If you’ve worked in the technology industry long enough, you’ve seen how open source has seized a significant slice of the market-share pie in a number of categories, including servers and smartphones. That means a rising number of companies need tech professionals experienced in Linux and open-source.
Linux-Open-Source-Jobs-Infographic-FINAL1-308×1024.png” alt=”2016 Linux Open Source Jobs Infographic FINAL” width=”308″ height=”1024″ />According to the 2016 Open Source Jobs Report, created through a partnership between Dice and the Linux Foundation, 87 percent of hiring managers say it’s hard to find open source talent, even as 59 percent indicate that they’re looking to increase their open source hiring this year. (As part of the report, which you can download here, Dice and the Linux Foundation surveyed 4,500 open source professionals worldwide.)
That means tech pros with the right mix of open source skillsets and experience can find employers anxious to employ them—provided the tech pros are certified, and their skills are up-to-date. More than half of surveyed hiring managers said they prioritized hiring candidates with formal open source training, and 44 percent suggested they’re more likely to hire those with certifications.
Among open source professionals surveyed by Dice and the Linux Foundation, 90 percent said they kept their skills up-to-date by reading books and online resources, including free tutorials. Another 60 percent said they took online training courses, while 45 percent attended conferences and/or events.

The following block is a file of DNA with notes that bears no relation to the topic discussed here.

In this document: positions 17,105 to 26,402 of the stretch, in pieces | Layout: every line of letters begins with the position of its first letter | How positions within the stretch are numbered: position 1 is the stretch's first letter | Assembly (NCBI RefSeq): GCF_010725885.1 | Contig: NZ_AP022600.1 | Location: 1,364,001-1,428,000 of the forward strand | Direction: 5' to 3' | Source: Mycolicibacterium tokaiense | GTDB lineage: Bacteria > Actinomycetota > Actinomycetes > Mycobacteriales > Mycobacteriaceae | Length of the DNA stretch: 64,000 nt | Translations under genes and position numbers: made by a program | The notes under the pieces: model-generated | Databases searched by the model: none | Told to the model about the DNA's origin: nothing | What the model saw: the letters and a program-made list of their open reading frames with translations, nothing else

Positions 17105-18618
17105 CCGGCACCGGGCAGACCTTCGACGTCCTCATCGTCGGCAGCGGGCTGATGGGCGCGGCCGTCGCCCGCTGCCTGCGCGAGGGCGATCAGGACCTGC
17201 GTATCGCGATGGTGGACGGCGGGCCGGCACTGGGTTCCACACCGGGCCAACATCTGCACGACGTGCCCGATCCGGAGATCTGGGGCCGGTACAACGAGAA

Some 42 percent of those surveyed kept their skills current through social and professional networking. Roughly 41 percent suggested they contribute to open-source software projects, and 35 percent went to open source meet-ups. Only 23 percent indicated that they attended instructor-led open source training.
When asked about the most important open source skills, 50 percent of those surveyed cited cloud technologies (such as OpenStack and Cloud Foundry); 19 percent said containers (i.e., Docker); 16 percent indicated security technology; 9 percent said networking technologies, and 5 percent said “Other.”